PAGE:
This is a "quiz" I came across on facebook, and because I enjoy reading so much, I decided to take the time to answer the questions. It was really beneficial for me to do since it brought back a lot of memories of books I had forgotten about, and it allowed me to assess the type of book I want to read more of. I posted it as a note on facebook and tagged several friends, and thought I would share it here on my blog too. Feel free to comment!
1) You own the most books by what author?
I own a lot of books by C.S. Lewis; he is my favorite author. Literary, theological, intellectual, poetic, amusing... you just can't get much better than that.
2) You own the most copies of what book?
I have four different translations of the Bible, three of Little Women by Louisa May Alcott, and I own two or three copies of many books I read in high school. Sometimes I would buy two copies so I could write and highlight in one and also have a clean, untouched copy. Yes, I am a bit of a word nerd.
3) Did it bother you that both those questions ended with prepositions?
I actually fixed the questions so they don't end with prepositions. :)
4) What fictional character are you secretly in love with?
My response to this question is quite long, so prepare yourself.
This is my first one because I just finished reading Confessions of a Jane Austen Addict. Of all of the Austen men, Mr. Darcy will always be my favorite. This speaks for itself: "In vain I have struggled. It will not do. My feelings will not be repressed. You must allow me to tell you how ardently I admire and love you." Sigh.
Gilbert Blythe from Anne of Green Gables is also at the top of my list. He was a loyal friend to Anne for years before anything romantic developed, and truly cared about her-such a gentleman.
Jay Gatsby from The Great Gatsby is great. I promise I don't have a thing for sketchy literary characters with the inability to cope with their feelings for girls. I just love Gatsby because you had to go through a lot to figure him out, but his life was really centered around Daisy. So sweet!
Laurie Laurence in Little Women is another favorite. Little Women has a special place in my heart because it was the very first novel I read in the second grade. I had a completely mental crush on Laurie while I was reading that book. Jo was my favorite character in the book, and I always wanted her to be with him. He was charming, sweet, and just a great childhood boy to fall in love with. It was an estrogen filled book, so there wasn't much to choose from. From one of my literary mentors, Jo, I realized that I needed to follow my heart, and not a man.
I also have a small crush on Sherlock Holmes-sexy, sexy brain!
5) What book have you read the most times in your life (excluding picture books read to children; i.e., Goodnight Moon does not count)?
I prefer to read books once, but I have read Tolkien's Lord of the Rings trilogy a few times through. I have also read Don't Waste Your Life by John Piper three or four times. When I was younger I read Charlotte's Web about ten times, I am embarrassed to admit. I was so mesmerized by that story as a child. I have read Bridge to Terabithia two or three times-such a good story. I also used to read L.M. Montgomery's Anne of Green Gables books over and over in elementary and middle school. Those books will never grow old, and I most definitely want to share them with my own children someday.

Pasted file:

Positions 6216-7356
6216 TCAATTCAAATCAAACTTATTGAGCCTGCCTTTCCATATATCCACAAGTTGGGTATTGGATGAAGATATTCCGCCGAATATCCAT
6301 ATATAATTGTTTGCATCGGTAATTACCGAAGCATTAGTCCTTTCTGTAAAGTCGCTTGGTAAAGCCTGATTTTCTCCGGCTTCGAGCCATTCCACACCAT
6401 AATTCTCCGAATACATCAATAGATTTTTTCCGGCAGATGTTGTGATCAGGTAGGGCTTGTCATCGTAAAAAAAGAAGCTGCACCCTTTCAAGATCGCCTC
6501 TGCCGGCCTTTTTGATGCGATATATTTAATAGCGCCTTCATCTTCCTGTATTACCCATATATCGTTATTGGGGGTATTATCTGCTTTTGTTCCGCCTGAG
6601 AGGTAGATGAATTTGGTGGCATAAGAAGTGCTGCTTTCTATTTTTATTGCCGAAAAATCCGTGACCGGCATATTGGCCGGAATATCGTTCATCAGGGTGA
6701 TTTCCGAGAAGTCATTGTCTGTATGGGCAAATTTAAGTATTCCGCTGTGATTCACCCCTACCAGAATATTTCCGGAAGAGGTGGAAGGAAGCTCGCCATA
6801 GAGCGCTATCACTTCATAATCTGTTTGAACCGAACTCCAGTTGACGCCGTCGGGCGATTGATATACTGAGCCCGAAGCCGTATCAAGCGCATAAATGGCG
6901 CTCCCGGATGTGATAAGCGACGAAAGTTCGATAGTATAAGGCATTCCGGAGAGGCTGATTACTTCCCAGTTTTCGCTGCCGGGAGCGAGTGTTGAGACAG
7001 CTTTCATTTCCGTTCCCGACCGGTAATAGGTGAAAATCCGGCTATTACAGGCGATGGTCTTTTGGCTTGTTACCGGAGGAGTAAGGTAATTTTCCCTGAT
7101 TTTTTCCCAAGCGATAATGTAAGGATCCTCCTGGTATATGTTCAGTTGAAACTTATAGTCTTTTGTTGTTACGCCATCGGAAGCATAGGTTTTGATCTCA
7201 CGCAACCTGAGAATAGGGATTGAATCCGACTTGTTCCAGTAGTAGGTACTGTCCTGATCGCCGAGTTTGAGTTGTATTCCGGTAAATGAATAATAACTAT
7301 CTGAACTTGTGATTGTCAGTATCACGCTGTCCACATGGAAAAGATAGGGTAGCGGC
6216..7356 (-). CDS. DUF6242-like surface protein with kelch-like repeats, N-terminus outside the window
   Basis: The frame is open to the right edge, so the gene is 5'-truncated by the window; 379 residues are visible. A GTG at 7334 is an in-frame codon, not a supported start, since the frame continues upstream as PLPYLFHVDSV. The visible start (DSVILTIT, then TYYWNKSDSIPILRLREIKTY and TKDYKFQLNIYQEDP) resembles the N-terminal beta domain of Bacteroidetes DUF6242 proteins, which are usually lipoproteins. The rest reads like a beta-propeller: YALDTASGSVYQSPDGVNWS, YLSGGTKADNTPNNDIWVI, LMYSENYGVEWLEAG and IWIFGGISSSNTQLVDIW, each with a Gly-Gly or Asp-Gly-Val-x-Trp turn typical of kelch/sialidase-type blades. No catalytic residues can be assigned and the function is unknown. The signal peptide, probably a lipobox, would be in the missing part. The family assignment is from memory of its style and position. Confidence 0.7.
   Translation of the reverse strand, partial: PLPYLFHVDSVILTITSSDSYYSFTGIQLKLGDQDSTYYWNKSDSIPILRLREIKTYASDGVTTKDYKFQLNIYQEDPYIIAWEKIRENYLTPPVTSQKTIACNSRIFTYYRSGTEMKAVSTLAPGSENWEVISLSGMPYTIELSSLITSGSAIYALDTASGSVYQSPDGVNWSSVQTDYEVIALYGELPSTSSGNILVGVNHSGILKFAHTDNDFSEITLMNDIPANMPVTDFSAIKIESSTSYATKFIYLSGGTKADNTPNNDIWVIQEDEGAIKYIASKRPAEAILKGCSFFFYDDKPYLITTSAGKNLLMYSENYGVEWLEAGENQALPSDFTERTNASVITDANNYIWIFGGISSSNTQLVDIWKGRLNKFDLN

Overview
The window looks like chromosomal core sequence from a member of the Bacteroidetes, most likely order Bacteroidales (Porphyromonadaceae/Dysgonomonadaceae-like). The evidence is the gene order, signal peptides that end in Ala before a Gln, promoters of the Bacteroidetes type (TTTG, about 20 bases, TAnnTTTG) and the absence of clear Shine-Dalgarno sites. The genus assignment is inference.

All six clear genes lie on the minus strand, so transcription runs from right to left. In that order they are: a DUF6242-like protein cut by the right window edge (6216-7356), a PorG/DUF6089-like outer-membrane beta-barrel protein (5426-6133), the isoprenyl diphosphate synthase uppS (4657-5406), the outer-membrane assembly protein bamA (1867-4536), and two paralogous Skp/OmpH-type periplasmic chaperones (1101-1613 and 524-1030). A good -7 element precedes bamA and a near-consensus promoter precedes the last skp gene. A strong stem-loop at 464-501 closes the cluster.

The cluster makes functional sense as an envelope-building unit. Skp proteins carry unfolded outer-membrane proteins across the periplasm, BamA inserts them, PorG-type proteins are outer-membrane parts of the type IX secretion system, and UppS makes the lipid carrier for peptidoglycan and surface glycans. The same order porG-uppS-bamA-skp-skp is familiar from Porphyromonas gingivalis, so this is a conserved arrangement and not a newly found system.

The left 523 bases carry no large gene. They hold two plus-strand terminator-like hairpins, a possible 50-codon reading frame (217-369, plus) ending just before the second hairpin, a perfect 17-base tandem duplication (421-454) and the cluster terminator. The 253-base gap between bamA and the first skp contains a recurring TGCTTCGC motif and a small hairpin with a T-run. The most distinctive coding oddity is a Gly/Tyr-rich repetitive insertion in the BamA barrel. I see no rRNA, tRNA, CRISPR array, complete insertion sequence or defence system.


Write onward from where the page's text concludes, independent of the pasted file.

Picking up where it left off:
6) What was your favorite book when you were ten years old?
My favorite book at that age was a book called Half Magic by Edward Eager. I also loved Matilda by Roald Dahl. Humorous fiction books really got me excited, it was like a whole new world to explore.
7) What is the worst book you've read in the past year?
This is a tough one to answer. I always try to research a book before I read it, and even if it doesn't tickle my fancy I can usually find some redeeming quality. I guess I would have to say The Temple of My Familiar by Alice Walker, although I didn't make it through the whole thing. I love Walker, and I liked how she brought in characters from The Color Purple, but this one didn't do it for me. It was a bit too controversial. I really want to read The Color Purple though! I just saw the musical and it was wonderful.
8) What is the best book you've read in the past year?
One book I am reading right now is, in a word, remarkable. It is a biography about Eudora Welty by her friend Suzanne Marrs. Her life was fascinating and has truly inspired me. I recommend it to anyone.
9) If you could force everyone you tagged to read one book, what would it be?
The Lord of the Rings by J.R.R. Tolkien. This is by far one of the greatest fictional stories ever told, and one of the most popular and influential written works in twentieth century literature. Once you pick up the first book, you’ll read them all.
10) Who deserves to win the next Nobel Prize for Literature?
Greg Mortenson, who wrote Three Cups of Tea. In addition to writing this bestselling book, he has dedicated his life to promote community-based education and literacy programs in Pakistan and Afghanistan, especially for girls. I haven't read his book yet, but I can just tell he deserves it. :)
11) What book would you most like to see made into a movie?
I would love to see The Hobbit made into a movie, although I am pretty sure this one is already in the works.
12) What book would you least like to see made into a movie?
I don't have much of an opinion about this. I would prefer to see books made into musicals or plays over movies! :)
13) Describe your weirdest dream involving a writer, book, or literary character.